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Immersive Problem Solving with Esports

June 5, 2020

 

 

What if you could create the perfect problem setting for your students - one that immerses them fully, develops high-level cognitive skills, and sharpens decision-making and reaction times?  What if the problem environment you created was personalised to give your students just-in-time feedback, reward them for good performance and encourages their development by setting challenges just difficult enough to not be frustrating, but incrementally harder than their last successful attempt? Imagine that this problem setting you’ve created encourages them to collaborate, develop social and emotional skills, helps shape their attitude to failure by developing reflection and resilience, and fosters inclusion and connectedness, all the while tapping into their innate interests and passions…

 

...enter Esports and Game-Based Learning.

 

You would be forgiven for thinking that esports is nothing more than a teenage pastime, or perhaps even a new fad that will be here today and gone tomorrow.  However, esports is a rapidly growing, global industry with tournaments that attract interest from millions of people from around the world, both as players and spectators.  But what exactly is it?

 

 

 

What started out as video-game competitions in convention centres more than two decades ago, has has established itself as a professional domain, and an integral part of sport and entertainment culture.  Estimates suggest that esports will reach a worldwide audience of over 600 million people with projected revenues over $1,79 billion by 2023(1).   

 

 

A place for scholastic esports?

This lucrative and growing industry has vast connections to sectors such as technology, STEM, sport, media and entertainment, with diverse roles such as game design, coding, data analytics, technical set up and management, streaming, event organization, marketing, social media and brand management, and more. These employment opportunities offered by the industry are in addition to those directly associated with the game-play itself, such as coaching, team management and esports athletics. This interconnected network of roles and contributors is referred to as the Esports Ecosystem. 

 

 

Esports have now begun to find their place in educational settings, with many colleges having varsity esports teams, and a growing number offering esports scholarships.  Now educators in schools are exploring the ways in which esports may offer students opportunities for learning, access to college, and a huge variety of pathways into industry.  

 

Learning Opportunities

Schools all over the world have begun delivering esports as extracurricular clubs, while some have chosen to embed it into their curricular learning.  As such, there is a growing body of evidence that esports and digital game-based learning can offer huge potential for learning and development in scholastic settings including, but not limited to:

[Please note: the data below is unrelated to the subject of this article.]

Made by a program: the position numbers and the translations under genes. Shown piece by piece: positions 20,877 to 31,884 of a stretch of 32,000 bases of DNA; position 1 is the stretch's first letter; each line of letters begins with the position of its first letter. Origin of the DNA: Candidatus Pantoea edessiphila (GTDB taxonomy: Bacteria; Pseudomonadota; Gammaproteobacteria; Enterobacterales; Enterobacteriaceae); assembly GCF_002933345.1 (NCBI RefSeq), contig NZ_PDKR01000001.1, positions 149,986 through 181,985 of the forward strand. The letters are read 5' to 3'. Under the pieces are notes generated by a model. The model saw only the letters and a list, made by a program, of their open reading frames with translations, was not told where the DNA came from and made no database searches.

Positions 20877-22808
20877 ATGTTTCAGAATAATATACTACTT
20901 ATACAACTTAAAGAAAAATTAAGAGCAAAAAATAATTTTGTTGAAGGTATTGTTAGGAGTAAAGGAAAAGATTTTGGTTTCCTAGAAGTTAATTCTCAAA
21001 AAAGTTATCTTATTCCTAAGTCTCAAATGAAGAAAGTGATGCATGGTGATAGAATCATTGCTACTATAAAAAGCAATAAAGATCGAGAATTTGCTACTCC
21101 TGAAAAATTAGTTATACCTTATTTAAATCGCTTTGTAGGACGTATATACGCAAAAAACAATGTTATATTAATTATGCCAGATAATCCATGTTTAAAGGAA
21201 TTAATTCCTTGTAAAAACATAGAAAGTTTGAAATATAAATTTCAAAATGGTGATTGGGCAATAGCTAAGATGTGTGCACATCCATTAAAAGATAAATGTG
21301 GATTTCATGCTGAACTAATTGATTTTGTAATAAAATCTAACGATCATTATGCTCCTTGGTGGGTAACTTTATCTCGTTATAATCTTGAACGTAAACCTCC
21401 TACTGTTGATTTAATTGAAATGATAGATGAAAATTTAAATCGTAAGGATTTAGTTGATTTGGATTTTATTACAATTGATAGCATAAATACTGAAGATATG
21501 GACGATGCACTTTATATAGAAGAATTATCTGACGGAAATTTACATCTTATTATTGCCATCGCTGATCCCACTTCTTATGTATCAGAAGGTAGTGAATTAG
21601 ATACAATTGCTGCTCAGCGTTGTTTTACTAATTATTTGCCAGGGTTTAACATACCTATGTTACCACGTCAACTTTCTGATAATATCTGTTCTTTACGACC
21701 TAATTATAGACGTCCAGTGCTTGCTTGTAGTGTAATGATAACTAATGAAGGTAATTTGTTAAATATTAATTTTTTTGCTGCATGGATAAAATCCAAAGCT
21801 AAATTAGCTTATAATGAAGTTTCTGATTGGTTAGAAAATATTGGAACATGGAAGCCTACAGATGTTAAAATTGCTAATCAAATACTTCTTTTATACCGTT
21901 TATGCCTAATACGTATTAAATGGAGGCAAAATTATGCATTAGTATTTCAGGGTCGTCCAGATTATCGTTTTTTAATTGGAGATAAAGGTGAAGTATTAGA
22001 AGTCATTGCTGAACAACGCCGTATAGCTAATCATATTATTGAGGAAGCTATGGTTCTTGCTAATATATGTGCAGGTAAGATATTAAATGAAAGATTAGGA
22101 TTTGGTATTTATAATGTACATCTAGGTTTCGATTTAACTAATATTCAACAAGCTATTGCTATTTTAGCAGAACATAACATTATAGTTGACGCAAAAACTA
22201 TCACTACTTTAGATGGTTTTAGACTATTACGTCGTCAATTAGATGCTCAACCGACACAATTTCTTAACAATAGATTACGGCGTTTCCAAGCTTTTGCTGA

• 21st Century Skills –  complex problem solving, creative, flexible and adaptive thinking

  • Social and Emotional Learning – resilience, persistence and ‘fail forward’ attitudes

  • STEM – system thinking, analysis & interpretation and reasoning & logic

  • Digital Literacy – creative communicators, computational thinkers, knowledge co-creators

 

 

Educators are particularly interested in exploring how esports may help students’ shape attitudes to failure, develop persistence and resilience, promote pro-social behaviors, increase school attendance and improve academic performance – impacts reported from scholastic esports programs.  Furthermore, research from the field of cognitive science suggests a clear link between playing action video-games and the development of cognitive skills and abilities associated with improvements in STEM performance, decision-making and reaction time.   

 

In our forthcoming blog series, we’ll be exploring the learning opportunities created by esports, and examining the evidence that suggests collaborative, competitive game-play in class can be a positive force for student learning and development.

 

References

  1. Statista https://www.statista.com/statistics/490480/global-esports-audience-size-viewer-type/   

  2. Anderson, Craig & Tsaasan, A.M. & Reitman, Jason & Lee, Je Seok & Wu, Minnie & Steel, Holly & Turner, Tom & Steinkuehler, Constance. (2018). Understanding Esports as a STEM Career Ready Curriculum in the Wild. 1-6. 10.1109/VS-Games.2018.8493445.   

 

 

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